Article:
Fin24 sat down with Trudi Makhaya, President Cyril Ramaphosa’s economic advisor and coordinator of his four investment envoys, to hear her views about land reform, the parliamentary process towards possible changes to property rights and how this is impacting investor sentiment.
"We are frank about land reform. It is a historical issue we have had to deal with," she told Fin24.
"Many analysts argue that if you read the Constitution as it is, there is already scope to expropriate without compensation under certain circumstances. There are criteria for possibly coming up with zero compensation, for instance the history of the use of the property."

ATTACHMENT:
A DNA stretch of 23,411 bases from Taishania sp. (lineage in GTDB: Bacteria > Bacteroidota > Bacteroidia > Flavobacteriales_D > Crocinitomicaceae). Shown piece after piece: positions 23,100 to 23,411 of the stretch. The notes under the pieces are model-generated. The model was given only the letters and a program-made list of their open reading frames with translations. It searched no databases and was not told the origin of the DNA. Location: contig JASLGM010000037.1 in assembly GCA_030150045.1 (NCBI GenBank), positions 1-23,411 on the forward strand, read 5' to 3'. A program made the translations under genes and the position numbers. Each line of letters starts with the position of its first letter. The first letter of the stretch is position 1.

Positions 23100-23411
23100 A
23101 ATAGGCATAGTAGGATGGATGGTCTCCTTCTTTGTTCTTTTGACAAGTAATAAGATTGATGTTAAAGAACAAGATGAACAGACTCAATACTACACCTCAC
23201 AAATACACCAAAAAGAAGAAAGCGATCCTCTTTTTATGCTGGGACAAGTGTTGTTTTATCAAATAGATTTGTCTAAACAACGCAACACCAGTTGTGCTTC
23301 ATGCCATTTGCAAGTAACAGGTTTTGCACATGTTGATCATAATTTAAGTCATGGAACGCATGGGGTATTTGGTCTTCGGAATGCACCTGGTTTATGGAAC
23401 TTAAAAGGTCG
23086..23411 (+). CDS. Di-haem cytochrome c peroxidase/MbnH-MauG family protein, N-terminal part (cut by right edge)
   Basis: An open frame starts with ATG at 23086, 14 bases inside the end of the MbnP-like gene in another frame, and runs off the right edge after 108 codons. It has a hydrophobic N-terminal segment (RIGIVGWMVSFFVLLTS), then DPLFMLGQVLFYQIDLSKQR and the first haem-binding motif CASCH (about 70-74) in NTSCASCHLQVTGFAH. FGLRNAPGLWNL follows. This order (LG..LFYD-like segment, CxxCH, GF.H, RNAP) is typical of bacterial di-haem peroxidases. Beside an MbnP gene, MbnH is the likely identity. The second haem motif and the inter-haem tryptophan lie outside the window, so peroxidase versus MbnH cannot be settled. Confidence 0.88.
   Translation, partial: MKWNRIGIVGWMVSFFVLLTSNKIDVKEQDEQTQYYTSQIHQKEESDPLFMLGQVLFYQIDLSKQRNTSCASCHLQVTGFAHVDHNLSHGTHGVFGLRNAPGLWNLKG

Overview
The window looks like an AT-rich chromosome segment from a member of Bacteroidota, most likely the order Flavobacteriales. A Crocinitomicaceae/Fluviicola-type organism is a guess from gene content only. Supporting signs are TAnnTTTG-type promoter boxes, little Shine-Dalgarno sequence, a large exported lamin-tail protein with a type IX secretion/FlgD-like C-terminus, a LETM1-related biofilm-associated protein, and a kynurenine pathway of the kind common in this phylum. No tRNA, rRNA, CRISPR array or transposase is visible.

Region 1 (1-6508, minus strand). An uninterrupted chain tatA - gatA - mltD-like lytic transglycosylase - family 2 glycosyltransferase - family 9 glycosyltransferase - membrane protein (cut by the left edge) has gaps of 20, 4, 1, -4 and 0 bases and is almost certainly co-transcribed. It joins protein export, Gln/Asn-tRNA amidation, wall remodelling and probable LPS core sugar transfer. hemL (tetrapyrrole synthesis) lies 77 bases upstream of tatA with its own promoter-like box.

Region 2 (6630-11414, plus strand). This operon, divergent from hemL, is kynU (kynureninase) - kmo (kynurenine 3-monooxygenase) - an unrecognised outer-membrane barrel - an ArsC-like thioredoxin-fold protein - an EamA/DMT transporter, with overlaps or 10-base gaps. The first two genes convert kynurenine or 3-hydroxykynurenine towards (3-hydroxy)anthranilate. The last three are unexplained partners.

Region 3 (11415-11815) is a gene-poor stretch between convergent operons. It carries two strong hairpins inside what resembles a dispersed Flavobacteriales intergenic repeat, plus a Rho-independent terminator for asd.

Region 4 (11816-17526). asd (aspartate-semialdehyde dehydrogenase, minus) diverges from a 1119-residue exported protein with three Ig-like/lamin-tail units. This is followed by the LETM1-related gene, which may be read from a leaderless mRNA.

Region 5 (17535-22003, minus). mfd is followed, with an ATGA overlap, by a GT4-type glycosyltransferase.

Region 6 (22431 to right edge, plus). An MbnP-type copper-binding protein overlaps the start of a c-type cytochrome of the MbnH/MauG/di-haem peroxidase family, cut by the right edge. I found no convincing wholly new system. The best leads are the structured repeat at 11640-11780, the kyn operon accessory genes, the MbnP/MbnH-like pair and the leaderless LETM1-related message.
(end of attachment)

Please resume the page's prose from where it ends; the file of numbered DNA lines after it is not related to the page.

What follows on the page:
On the other hand, she says there are people arguing that, if that was the case, it would have been done already, so there must be some impediment.
Maybe there is scope for clarification, according to Makhaya.
"In the past the tendency has been to pay top market value. Maybe it needs to be written into the Constitution specifically about zero compensation," she says.
Ramaphosa told Parliament in May that his investment envoys are on top of their game in notifying investors about potential policy changes, as they go on their charm offensive to attract $100bn in investment.
* Read more about Fin24’s Union Buildings interview with Trudi Makhaya on Thursday.
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